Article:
In the Oct. 20 issue of Nature, researchers at the Wellcome Trust Sanger Institute and Sangamo BioSciences, reported some dramatic results in the field of stem cell therapeutics. 
Using fibroblasts from human patients with alpha1-antitrypsin deficiency, a recessive metabolic disorder of the liver stemming from a single point mutation in the A1AT gene, the team produced patient-specific induced pluripotent stem (iPS) cells, corrected both chromosomal copies of the point mutation, and differentiated them back into “hepatocyte-like cells.” When those cells were then transplanted into mice, they colonized the mouse liver for at least five weeks, producing measurable A1AT protein.
It was perhaps the best demonstration yet — albeit only in an animal model — that stem cell biology sits potentially on the cusp of a completely new kind of clinical therapy, one in which a patient’s own cells are rebooted into an embryonic-like state, genetically repaired, differentiated back into a desired cell type, and returned to the body.
“This is the first demonstration, to our knowledge, of the generation of mutation-corrected patient-specific iPSCs, which could realize the therapeutic promise of human iPSCs,” the authors wrote.
There’s a long road ahead before this kind of technology is ready for the clinic, of course. Still, it’s a key step. After all, stem cell genome editing isn’t new — researchers have been editing the genomes of mouse embryonic stem cells for years using homologous recombination. That’s how they make mouse knockouts. But other mammalian cells, including humans ones, don’t perform homologous recombination as readily as do mESCs, says Keith Hansen, product manager in the emerging technology division at Sigma-Aldrich. As a result, genome editing in other cell types needs a little help.
In the case of the A1AT study, help came in the form of zinc-finger nucleases (ZFNs), a technology pioneered by Sangamo and commercialized for research use by Sigma-Aldrich. ZFNs are custom enzymes that induce a double-strand DNA break at a specified location in genomic DNA. In the absence of a “donor” template, the cell repairs these breaks via a relatively error-prone mechanism called “non-homologous end joining” (NHEJ).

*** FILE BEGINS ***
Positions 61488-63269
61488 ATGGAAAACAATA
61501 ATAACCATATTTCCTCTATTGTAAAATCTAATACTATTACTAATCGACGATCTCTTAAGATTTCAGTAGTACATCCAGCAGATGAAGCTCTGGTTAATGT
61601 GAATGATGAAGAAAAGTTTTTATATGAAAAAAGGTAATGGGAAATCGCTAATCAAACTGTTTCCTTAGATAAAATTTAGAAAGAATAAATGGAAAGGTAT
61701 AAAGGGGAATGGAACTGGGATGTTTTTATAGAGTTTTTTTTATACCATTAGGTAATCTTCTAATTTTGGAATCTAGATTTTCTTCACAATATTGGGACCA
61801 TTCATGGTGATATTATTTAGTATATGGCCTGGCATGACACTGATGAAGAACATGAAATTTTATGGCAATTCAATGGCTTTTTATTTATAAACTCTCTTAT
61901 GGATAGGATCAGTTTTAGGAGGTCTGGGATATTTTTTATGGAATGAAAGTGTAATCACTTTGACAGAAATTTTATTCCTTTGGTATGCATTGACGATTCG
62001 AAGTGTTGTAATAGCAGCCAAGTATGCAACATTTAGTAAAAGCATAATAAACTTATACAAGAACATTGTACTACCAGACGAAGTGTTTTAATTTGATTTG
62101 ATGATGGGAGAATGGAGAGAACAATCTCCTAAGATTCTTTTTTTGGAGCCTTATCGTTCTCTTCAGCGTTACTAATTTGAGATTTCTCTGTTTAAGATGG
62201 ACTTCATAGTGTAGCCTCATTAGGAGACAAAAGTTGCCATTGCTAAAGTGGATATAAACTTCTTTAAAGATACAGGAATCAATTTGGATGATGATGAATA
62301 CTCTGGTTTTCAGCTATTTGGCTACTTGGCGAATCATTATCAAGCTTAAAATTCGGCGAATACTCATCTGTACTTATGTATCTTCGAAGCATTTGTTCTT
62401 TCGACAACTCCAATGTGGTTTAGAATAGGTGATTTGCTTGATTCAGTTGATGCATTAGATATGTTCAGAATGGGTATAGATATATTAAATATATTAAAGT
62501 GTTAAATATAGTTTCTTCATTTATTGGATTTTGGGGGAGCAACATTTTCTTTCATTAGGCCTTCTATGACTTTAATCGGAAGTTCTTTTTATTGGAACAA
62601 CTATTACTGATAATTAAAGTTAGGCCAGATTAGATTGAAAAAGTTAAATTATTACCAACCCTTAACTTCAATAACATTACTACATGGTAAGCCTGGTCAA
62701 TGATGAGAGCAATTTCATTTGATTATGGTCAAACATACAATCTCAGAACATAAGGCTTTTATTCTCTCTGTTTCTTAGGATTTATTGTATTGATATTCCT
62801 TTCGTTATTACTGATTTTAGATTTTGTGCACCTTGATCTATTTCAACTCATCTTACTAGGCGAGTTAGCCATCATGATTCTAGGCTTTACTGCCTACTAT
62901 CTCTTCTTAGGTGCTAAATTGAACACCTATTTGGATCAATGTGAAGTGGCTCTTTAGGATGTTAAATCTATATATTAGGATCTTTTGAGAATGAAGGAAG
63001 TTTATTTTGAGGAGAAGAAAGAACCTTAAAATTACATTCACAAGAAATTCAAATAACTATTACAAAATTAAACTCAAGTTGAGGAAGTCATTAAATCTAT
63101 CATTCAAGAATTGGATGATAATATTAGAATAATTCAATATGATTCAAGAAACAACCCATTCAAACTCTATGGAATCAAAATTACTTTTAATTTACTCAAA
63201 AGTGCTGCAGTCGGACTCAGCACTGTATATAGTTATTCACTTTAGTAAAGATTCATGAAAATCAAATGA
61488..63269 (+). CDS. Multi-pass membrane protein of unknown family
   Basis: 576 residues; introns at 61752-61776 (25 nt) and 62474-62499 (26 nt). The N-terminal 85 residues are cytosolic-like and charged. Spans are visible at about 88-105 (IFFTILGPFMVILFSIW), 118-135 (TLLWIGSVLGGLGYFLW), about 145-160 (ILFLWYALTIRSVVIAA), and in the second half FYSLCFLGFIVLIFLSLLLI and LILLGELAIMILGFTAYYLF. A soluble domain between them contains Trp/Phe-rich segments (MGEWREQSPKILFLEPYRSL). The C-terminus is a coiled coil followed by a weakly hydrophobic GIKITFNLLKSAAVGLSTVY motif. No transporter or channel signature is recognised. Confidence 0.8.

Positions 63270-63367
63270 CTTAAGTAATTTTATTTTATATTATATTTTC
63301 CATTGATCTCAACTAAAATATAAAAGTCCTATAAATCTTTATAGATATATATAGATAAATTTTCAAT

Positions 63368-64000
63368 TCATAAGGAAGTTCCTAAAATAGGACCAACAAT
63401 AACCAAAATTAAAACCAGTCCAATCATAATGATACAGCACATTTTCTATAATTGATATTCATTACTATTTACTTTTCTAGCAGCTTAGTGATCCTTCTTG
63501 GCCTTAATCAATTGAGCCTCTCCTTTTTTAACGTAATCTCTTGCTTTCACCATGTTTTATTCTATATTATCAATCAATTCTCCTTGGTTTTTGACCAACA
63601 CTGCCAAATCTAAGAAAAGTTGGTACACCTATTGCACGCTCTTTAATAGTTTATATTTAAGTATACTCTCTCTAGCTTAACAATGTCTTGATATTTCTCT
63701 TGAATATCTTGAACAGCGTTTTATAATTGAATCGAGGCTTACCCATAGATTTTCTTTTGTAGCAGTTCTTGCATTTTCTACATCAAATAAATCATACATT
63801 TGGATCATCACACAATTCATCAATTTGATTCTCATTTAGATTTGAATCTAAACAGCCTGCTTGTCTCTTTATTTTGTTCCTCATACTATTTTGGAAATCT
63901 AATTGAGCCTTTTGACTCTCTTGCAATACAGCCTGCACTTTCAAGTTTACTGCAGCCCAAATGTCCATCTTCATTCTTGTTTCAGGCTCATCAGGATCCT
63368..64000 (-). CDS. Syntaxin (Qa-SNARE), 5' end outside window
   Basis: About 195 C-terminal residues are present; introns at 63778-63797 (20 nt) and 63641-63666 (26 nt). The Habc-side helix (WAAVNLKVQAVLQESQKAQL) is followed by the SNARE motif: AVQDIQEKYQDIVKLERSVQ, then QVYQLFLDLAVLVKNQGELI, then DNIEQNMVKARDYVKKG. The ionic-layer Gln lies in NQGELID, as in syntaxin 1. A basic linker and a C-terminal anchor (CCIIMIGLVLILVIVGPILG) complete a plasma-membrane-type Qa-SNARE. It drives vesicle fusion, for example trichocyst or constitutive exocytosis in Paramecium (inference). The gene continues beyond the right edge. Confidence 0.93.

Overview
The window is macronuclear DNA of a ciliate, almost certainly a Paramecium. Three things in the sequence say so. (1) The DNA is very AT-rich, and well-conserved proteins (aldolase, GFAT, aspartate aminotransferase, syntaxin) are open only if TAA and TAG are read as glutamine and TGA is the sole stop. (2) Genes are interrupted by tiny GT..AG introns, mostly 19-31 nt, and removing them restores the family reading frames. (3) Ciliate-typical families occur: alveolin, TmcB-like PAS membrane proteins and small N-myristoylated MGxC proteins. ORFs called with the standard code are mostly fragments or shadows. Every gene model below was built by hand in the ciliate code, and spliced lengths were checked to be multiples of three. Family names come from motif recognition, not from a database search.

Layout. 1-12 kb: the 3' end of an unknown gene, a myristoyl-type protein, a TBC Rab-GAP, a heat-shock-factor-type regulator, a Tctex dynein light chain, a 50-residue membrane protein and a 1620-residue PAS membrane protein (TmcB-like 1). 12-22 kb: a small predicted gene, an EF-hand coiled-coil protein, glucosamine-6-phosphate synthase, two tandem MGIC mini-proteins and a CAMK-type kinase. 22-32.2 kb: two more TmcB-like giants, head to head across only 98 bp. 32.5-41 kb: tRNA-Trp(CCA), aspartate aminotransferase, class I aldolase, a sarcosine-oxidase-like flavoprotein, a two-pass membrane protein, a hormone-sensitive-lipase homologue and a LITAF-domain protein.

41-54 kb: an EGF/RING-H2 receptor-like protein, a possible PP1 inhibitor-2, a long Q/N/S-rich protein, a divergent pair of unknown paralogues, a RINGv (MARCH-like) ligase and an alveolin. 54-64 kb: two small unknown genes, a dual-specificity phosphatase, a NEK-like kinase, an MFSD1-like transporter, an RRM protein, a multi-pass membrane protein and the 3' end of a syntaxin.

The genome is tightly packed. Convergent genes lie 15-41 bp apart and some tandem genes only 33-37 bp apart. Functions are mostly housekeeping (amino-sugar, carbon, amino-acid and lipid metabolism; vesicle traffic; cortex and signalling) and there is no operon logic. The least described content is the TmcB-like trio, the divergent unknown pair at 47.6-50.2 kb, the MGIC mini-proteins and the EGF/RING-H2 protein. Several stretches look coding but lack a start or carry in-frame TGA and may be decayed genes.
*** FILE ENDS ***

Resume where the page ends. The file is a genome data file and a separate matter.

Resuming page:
If a homologous DNA donor is supplied, however, the cell will use it to repair the break instead via the far more reliable process of homologous recombination. In this case the researchers, led by the Wellcome Trust’s Allan Bradley, supplied a template that not only substituted the A1AT gene’s mutant A for a wild-type G, but also inserted a selectable marker flanked by recognition elements for the eukaryotic transposon, piggyBac. By subsequently introducing an additional piece of DNA encoding the piggyBac transposase enzyme, the authors were then able to excise their selectable marker without leaving any detectable genetic “scars” behind.
To be more precise, they left no unintended scars in the A1AT gene. They did have to introduce two point mutations in an upstream leucine codon in A1AT (forming a different leucine codon) to create the transposase’s recognition sequence.
But the process also produced a smattering of errors elsewhere as well. When Bradley and his team sequenced the exomes of both a corrected line and the parental fibroblasts they detected 29 mutations overall, 25 of which occurred during the iPS cell line derivation. Just four occurred during the genetic correction, “one during targeting and three during piggyBac excision,” the authors wrote. But none apparently impacted the cells’ pluripotency, differentiation potential, or ability to survive, populate, and function in a mouse liver in vivo. And that, says Ignacio Sancho-Martinez, a senior postdoc at the Salk Institute for Biological Studies, who has performed genome editing studies using virus-mediated homologous recombination, is the point.